I (Aki) am looking for a post-doc to work on developing Bayesian workflow tools at Aalto University, Finland, and Finnish Center for Artificial Intelligence, in collaboration with Andrew, Dan Simpson, Paul Bürkner, Lauren Kennedy, Måns Magnusson, Stan developers, ArviZ developers, and others. The topic is related to many ideas discussed in Bayesian Workflow paper. You […]

Network of models

Ryan Bernstein shows this demo of a prototype of the network of models visualization in Stan. This is related to the topology of models, an idea that we’ve discussed on occasion and is a key part of statistical workflow that I don’t think is handled well by existing theory or software. What Ryan is doing […]

Short course on football (soccer) analytics using Stan

From Ioannis Ntzoufras, Dimitrios Karlis, and Leonardo Egidi. I haven’t looked at the course myself but I like the idea!

Webinar: Fast Discovery of Pairwise Interactions in High Dimensions using Bayes

This post is by Eric. This Wednesday, at 12 pm ET, Tamara Broderick is stopping by to talk to us about pairwise interactions in high dimensions. You can register here. Abstract Discovering interaction effects on a response of interest is a fundamental problem in medicine, economics, and many other disciplines. In theory, Bayesian methods for […]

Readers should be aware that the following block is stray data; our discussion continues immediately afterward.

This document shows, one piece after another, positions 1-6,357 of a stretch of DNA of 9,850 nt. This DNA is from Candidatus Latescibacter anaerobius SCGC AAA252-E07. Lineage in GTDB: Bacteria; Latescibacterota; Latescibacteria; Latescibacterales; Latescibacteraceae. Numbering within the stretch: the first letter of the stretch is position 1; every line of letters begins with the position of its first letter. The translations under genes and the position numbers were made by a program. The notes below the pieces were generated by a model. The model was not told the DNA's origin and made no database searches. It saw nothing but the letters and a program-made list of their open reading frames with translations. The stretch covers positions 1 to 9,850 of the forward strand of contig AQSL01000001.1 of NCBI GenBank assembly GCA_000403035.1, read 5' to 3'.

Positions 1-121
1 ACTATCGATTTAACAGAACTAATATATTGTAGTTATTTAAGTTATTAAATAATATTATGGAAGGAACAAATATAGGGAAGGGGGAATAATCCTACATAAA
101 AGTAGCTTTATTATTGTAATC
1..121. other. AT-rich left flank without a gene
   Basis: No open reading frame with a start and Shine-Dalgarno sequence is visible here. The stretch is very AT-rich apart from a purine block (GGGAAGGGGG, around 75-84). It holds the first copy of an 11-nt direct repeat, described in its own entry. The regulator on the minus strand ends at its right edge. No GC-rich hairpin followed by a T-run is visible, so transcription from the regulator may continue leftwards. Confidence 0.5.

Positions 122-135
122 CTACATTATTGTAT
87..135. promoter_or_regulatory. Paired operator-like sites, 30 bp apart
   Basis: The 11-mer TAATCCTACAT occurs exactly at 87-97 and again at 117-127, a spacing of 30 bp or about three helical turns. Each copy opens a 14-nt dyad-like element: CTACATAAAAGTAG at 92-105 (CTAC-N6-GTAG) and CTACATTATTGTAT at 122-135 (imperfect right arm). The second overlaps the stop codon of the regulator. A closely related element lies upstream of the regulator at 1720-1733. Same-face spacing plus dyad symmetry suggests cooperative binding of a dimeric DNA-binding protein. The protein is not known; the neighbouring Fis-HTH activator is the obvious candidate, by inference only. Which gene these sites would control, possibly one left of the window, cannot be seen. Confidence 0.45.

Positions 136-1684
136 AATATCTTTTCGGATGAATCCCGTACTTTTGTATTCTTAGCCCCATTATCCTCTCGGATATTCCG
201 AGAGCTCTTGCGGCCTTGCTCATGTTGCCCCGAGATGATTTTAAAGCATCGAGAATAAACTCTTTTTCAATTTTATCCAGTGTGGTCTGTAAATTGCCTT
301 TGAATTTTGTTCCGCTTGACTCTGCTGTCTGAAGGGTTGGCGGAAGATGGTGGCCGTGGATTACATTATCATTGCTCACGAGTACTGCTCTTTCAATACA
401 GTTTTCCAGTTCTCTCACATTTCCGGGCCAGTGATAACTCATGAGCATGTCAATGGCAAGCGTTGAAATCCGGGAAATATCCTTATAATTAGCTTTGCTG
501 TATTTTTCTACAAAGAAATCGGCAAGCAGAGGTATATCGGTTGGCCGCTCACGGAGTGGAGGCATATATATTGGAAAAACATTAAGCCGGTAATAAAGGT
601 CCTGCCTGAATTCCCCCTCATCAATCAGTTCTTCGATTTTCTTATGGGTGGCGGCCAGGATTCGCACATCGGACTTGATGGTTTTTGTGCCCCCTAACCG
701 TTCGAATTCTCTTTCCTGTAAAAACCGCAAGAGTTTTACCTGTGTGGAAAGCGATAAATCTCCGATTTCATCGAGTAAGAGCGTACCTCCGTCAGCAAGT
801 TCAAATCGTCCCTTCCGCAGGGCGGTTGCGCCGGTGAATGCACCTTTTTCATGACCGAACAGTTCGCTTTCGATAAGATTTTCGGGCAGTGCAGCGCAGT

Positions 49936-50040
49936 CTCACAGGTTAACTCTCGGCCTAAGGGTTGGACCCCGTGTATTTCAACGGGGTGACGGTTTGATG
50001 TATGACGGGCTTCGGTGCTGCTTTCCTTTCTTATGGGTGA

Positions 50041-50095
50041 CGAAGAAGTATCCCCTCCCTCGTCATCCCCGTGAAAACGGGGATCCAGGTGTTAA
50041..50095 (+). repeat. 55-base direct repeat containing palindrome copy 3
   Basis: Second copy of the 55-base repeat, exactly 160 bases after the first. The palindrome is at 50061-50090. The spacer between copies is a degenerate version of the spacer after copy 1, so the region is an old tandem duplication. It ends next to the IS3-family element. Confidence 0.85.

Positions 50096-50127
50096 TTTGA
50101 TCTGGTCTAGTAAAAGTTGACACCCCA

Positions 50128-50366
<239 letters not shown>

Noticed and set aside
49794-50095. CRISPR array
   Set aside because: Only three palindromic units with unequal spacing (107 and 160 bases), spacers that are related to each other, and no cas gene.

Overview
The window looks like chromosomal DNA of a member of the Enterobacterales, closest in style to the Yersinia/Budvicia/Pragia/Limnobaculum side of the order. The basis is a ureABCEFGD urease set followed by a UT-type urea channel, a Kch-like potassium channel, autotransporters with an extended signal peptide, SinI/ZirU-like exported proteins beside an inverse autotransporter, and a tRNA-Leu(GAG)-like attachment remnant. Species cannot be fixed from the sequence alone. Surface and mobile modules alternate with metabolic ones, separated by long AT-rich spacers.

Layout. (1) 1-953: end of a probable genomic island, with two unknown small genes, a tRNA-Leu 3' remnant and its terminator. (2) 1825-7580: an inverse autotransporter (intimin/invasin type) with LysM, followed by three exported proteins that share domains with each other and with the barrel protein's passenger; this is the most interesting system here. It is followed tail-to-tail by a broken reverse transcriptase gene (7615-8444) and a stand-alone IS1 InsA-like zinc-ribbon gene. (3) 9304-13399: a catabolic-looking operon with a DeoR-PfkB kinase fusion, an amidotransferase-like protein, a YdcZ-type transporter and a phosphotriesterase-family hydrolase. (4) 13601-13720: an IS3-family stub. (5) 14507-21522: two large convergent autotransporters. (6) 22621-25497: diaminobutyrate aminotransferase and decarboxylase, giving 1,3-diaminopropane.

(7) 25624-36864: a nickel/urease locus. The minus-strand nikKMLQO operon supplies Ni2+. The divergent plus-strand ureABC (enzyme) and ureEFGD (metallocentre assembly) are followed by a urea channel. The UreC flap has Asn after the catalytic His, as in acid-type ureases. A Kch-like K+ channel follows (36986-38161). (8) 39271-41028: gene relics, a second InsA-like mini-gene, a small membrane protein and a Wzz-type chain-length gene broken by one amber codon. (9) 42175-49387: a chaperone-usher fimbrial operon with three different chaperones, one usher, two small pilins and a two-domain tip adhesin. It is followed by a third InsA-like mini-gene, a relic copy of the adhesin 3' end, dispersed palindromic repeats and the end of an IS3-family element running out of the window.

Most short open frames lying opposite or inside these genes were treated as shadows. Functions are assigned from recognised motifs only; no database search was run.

Another estimate of excess deaths during the pandemic.

Elliott Morris points us to this set of estimates by Sondre Solstad of excess deaths during the pandemic. The above graph is for the whole world; they also have separate graphs by continent and by country. From the description: The Economist’s global excess-death-toll estimates are, as far as we know, the first of their kind. […]

Postdoc position in Bayesian modeling for cancer

Wesley Tansey writes: I’m recruiting a postdoc to join my lab at Memorial Sloan Kettering Cancer Center (tanseyw@mskcc.org). The role overlaps a lot with the interests of people on your blog. We’re specifically looking for people with experience in subset of the following: – Bayesian hierarchical models – Spatial statistical methods (e.g. Gaussian processes, trend […]

When are Bayesian model probabilities overconfident?

Oscar Oelrich, Shutong Ding, Måns Magnusson, Aki Vehtari, and Mattias Villani write: Bayesian model comparison is often based on the posterior distribution over the set of compared models. This distribution is often observed to concentrate on a single model even when other measures of model fit or forecasting ability indicate no strong preference. Furthermore, a […]

Estimating excess mortality in rural Bangladesh from surveys and MRP